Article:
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Peer Influences on Weight-related Behaviors and Attitudes in Adolescence: A Longitudinal Examination of Romantic Partner Effects

dc.contributor.advisor Curry, John F
dc.contributor.author Guerry, Whitney Brechwald
dc.date.accessioned 2012-09-04T13:14:29Z
dc.date.available 2012-09-04T13:14:29Z
dc.date.issued 2012
dc.identifier.uri https://hdl.handle.net/10161/5758
dc.description.abstract <p>During adolescence, both boys and girls confront a period of heightened risk for dissatisfaction with weight and shape and engagement in unhealthy appearance-related behaviors. For many adolescents, this risk coincides with involvement in a range of romantic partnerships. Although a considerable body of empirical work has investigated same-gender peer influences on weight- and shape-related attitudes and behaviors, very little research has examined the role of romantic partners in this socialization process. Derived from social norms and social rewards theories of influence, this study examined several distinct modes through which romantic partners may influence changes in gender-specific behaviors and attitudes over a 6-month period. Participants included 214 (56% female) male and female adolescents ages 16-17 who reported having a romantic partner (of varying seriousness and relationship length) at Time 1. Results from multiple group (by gender) longitudinal path analyses revealed that both boys and girls experienced weight-related influence from a romantic partner. The seriousness and length of a romantic partner relationship moderated some, but not all, influence effects. Findings suggest that romantic relationships are important contexts for changes in adolescents' appearance-related health. Future research should examine romantic partners as contributors to both health-risk and health-promoting behaviors and attitudes.</p>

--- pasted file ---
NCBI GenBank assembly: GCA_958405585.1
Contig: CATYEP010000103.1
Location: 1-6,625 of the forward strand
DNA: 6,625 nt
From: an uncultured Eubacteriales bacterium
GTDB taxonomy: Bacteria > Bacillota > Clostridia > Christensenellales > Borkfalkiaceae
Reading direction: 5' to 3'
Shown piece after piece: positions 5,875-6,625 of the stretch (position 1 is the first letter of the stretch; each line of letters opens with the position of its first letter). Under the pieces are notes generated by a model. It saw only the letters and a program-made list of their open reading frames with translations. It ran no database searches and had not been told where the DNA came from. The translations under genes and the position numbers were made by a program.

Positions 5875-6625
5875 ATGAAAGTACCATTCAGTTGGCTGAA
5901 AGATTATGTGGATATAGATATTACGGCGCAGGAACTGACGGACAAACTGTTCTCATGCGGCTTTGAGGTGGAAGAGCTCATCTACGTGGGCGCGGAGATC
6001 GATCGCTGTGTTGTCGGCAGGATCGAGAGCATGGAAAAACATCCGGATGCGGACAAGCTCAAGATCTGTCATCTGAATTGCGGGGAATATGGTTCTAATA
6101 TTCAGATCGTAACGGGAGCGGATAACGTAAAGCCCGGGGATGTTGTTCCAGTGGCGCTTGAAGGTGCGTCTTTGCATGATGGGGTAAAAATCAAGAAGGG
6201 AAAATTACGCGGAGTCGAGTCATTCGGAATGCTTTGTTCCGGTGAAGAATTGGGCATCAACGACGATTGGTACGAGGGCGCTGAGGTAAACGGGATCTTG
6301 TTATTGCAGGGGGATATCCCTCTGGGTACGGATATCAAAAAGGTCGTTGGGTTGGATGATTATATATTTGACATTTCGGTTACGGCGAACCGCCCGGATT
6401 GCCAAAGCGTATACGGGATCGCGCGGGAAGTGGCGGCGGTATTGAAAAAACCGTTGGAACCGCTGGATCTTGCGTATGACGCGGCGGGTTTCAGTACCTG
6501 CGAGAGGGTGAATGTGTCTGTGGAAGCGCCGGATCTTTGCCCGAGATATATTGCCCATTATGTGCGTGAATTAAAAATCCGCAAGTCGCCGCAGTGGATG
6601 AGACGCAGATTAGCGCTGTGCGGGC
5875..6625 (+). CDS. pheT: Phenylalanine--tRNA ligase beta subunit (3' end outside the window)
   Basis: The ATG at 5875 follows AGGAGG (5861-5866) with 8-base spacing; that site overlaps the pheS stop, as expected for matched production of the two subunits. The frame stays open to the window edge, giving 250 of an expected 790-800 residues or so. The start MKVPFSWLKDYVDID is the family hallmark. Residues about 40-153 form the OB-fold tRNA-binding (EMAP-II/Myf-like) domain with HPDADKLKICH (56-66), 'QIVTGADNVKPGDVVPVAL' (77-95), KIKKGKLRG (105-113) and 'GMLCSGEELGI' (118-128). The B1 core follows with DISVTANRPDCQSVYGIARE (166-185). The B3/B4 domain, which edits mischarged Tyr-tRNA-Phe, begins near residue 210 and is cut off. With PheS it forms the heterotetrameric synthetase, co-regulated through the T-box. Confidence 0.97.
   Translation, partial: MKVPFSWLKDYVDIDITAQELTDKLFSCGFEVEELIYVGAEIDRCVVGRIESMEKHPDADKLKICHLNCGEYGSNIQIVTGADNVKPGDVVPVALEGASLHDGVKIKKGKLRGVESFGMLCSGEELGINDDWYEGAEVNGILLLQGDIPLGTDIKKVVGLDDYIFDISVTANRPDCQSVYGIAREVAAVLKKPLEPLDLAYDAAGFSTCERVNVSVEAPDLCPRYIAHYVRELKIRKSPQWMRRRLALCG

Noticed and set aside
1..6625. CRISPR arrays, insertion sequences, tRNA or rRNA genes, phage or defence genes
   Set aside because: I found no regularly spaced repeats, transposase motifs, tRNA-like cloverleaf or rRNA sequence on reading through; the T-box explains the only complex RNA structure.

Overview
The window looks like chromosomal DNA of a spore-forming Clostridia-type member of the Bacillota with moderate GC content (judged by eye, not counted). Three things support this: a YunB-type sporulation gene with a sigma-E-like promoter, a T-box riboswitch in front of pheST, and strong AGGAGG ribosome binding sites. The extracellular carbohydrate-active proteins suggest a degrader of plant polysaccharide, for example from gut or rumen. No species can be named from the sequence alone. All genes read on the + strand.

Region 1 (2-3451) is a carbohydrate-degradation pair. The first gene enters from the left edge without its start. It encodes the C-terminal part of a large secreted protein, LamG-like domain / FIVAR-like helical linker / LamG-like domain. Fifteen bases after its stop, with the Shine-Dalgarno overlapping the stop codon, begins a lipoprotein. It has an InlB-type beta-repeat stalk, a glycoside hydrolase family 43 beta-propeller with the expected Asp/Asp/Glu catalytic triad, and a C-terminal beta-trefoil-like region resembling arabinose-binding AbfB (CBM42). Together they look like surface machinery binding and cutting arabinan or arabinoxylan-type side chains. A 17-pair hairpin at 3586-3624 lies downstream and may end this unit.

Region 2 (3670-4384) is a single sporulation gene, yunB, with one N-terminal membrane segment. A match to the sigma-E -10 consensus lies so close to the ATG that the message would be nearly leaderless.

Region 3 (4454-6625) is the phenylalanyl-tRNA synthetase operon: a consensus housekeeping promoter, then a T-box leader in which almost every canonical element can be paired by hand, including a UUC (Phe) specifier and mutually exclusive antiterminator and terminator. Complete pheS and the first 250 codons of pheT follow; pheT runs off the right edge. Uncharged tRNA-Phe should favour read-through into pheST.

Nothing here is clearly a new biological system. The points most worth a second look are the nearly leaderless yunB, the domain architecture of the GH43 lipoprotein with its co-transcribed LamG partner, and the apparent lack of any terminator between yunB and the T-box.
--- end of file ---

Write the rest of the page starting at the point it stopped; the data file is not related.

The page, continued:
dc.subject Psychology
dc.subject Adolescence
dc.subject Peer influence
dc.subject Romantic partners
dc.subject Weight-related behaviors
dc.title Peer Influences on Weight-related Behaviors and Attitudes in Adolescence: A Longitudinal Examination of Romantic Partner Effects
dc.type Dissertation
dc.department Psychology and Neuroscience


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